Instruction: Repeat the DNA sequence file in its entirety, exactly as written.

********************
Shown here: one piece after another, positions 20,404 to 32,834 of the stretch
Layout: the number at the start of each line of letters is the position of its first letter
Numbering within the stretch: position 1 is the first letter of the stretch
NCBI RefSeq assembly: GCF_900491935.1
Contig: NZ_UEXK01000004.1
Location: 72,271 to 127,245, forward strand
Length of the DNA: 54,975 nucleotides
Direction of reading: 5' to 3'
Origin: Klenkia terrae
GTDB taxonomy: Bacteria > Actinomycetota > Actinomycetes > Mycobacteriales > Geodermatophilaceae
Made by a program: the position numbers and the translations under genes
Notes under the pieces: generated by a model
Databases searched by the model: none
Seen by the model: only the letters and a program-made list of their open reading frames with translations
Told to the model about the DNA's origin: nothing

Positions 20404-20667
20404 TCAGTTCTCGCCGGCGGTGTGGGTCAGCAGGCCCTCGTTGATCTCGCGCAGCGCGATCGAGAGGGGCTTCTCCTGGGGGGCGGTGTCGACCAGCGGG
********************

Shown here: one piece after another, positions 20,404 to 32,834 of the stretch
Layout: the number at the start of each line of letters is the position of its first letter
Numbering within the stretch: position 1 is the first letter of the stretch
NCBI RefSeq assembly: GCF_900491935.1
Contig: NZ_UEXK01000004.1
Location: 72,271 to 127,245, forward strand
Length of the DNA: 54,975 nucleotides
Direction of reading: 5' to 3'
Origin: Klenkia terrae
GTDB taxonomy: Bacteria > Actinomycetota > Actinomycetes > Mycobacteriales > Geodermatophilaceae
Made by a program: the position numbers and the translations under genes
Notes under the pieces: generated by a model
Databases searched by the model: none
Seen by the model: only the letters and a program-made list of their open reading frames with translations
Told to the model about the DNA's origin: nothing

Positions 20404-20667
20404 TCAGTTCTCGCCGGCGGTGTGGGTCAGCAGGCCCTCGTTGATCTCGCGCAGCGCGATCGAGAGGGGCTTCTCCTGGGGGGCGGTGTCGACCAGCGGG